Experiment 19: The back story of Microsoft's work to bring NT core to ARM

A new Microsoft Research page acknowledges efforts dating back to 2008 to move the Windows NT core to ARM, which ended up impacting both Windows RT and Windows Phone 8.
Written by Mary Jo Foley, Senior Contributing Editor

Back in 2010, I wrote a bit about a Microsoft Research mobile project called Menlo. Part of that project involved a skunkworks team effort known as Experiment 19.


At that time, my sources told me that "Menlo" was a hush-hush research project which seems to be focused on replacing Windows CE/Windows Embedded Compact with Windows NT inside of mobile devices. "Experiment 19," my contacts said, was a graphics platform of some kind that researchers were building to complement Menlo.
As "Felix9" noted over in the Microsoft Channel 9 Coffee House forum on July 13, the Experiment 19 team has finally gone public. And members of that team are now admitting to have helped "prove... that Windows NT and the CLR (Common Language Runtime) could deliver better performance than Windows CE and the .NET Compact Framework on identical hardware."
"Within months of the completion of Experiment 19, Microsoft launched efforts to build what would become Windows Phone 8 and Windows RT for ARM tablets," according to the updated Experiment 19 profile on Microsoft Research site.
This was a bigger and more encompassing project than I had heard. More from the team:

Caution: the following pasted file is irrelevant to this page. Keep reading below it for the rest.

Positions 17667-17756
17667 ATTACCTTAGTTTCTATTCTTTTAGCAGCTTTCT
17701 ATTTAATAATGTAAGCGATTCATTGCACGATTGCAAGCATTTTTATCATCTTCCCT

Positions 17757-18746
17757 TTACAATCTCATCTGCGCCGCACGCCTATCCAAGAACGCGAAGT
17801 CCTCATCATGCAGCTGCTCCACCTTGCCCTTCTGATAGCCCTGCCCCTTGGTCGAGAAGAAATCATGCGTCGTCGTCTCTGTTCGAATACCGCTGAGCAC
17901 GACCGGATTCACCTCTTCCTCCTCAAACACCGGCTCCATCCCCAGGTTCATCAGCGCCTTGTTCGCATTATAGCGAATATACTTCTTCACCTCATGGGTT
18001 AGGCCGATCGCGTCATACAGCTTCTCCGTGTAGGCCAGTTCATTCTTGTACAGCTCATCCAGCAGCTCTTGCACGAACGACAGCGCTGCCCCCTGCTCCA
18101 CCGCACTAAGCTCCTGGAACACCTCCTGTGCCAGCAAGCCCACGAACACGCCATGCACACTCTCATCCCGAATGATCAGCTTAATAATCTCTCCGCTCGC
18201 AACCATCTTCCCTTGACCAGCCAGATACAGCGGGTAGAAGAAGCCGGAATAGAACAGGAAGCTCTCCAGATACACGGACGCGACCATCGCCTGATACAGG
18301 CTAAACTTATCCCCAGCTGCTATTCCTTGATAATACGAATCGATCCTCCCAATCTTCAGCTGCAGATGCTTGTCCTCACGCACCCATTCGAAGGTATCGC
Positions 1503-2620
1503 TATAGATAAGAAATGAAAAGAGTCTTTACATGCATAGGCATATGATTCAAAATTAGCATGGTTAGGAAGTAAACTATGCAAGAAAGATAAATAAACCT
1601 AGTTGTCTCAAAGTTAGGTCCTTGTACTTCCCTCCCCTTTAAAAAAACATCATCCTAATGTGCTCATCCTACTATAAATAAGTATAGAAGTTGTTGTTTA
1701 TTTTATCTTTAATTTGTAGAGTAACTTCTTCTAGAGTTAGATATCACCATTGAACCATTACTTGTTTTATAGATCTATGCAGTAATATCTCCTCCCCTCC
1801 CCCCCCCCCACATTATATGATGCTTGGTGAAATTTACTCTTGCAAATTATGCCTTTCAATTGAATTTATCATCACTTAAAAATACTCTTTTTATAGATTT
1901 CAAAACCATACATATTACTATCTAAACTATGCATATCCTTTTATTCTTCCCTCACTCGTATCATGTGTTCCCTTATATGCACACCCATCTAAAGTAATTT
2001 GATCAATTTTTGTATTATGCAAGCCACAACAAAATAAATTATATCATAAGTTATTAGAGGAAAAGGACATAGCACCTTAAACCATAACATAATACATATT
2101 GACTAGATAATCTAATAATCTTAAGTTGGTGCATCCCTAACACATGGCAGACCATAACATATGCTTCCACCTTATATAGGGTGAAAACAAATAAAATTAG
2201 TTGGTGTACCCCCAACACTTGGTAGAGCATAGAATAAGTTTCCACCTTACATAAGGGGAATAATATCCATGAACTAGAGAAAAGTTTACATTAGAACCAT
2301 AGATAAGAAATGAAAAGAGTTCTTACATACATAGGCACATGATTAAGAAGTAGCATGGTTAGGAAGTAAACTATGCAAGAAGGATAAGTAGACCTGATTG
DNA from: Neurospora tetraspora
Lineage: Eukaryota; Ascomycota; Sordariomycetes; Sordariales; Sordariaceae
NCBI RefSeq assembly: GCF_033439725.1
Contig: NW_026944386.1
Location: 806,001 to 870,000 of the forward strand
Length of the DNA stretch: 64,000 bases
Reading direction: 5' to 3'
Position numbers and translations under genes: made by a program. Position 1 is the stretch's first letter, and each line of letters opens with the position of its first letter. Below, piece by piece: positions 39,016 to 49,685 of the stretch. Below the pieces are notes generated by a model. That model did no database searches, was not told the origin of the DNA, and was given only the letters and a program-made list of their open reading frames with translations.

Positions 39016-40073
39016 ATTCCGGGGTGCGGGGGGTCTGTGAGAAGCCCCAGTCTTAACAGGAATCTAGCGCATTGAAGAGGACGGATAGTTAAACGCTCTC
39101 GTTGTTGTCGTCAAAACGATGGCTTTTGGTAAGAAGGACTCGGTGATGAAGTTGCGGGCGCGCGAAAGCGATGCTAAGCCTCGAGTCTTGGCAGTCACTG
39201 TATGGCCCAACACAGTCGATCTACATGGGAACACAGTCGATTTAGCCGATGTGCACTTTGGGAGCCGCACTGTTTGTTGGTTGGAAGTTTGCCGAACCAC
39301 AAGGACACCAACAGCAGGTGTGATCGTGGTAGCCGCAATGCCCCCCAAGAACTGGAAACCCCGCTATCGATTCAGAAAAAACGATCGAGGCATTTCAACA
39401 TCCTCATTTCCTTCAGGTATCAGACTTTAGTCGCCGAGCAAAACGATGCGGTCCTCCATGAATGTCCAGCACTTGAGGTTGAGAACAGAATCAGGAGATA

"We started from a Windows core (called MinWin) and a port of the Windows NT kernel to the ARM processor. Working closely with MinWin pioneers—Adam Glass, Mark Russinovich, Richard Pletcher, Richard Neves and Bryce Cogswell—and with partners at NVIDIA (My aside: there's the graphics platform piece of the project), we created the device drivers and firmware necessary to boot and run MinWin on our prototype phones. We created an ARM JIT (just-in-time) compiler for the CLR and ported the CLR runtime to ARM (Another aside by me: Redhawk-related?)  To complete the system, we ported the phone implementation of Silverlight to run with our ARM implementation of the CLR."
The Experiment 19 team is echoing the message of the Windows Phone team, which claimed Microsoft decided to replace the Compact Embedded guts of Windows Phone with the NT core because the NT core would work better on the new multicore processors available today and in the future.
I've heard some Windows Embedded backers disagree with this contention, but that's what the official party line is here. And as @DrPizza, a k a Peter Bright with Ars Technica, notes, low-end Windows Phone hardware may not be Windows NT-kernel-compatible. There has been talk that Windows Phone OS 7.8, built on the existing Embedded Compact kernel, will continue to be the only OS available on lower-end Windows Phones. Microsoft officials are not commenting on that rumor. (I've asked.)

If you want to check out the Experiment 19 team's demo of Windows Embedd Compact vs. Windows NT core performance on phone prototypes, there's a video clip (dating back to 2009) that's also available for viewing as of this week. The new Menlo page on the Microsoft Research site also mentions Little Rock, a low-power sensing project inside MSR.  Blogger Manan Kakkar recently unearthed lots of  Little Rock details.

Update: As one of my readers privately reminded me, the timing on this Experiment 19 work also feeds in with reports of Microsoft's work to port Vista to ARM, in a project codenamed LongARM.

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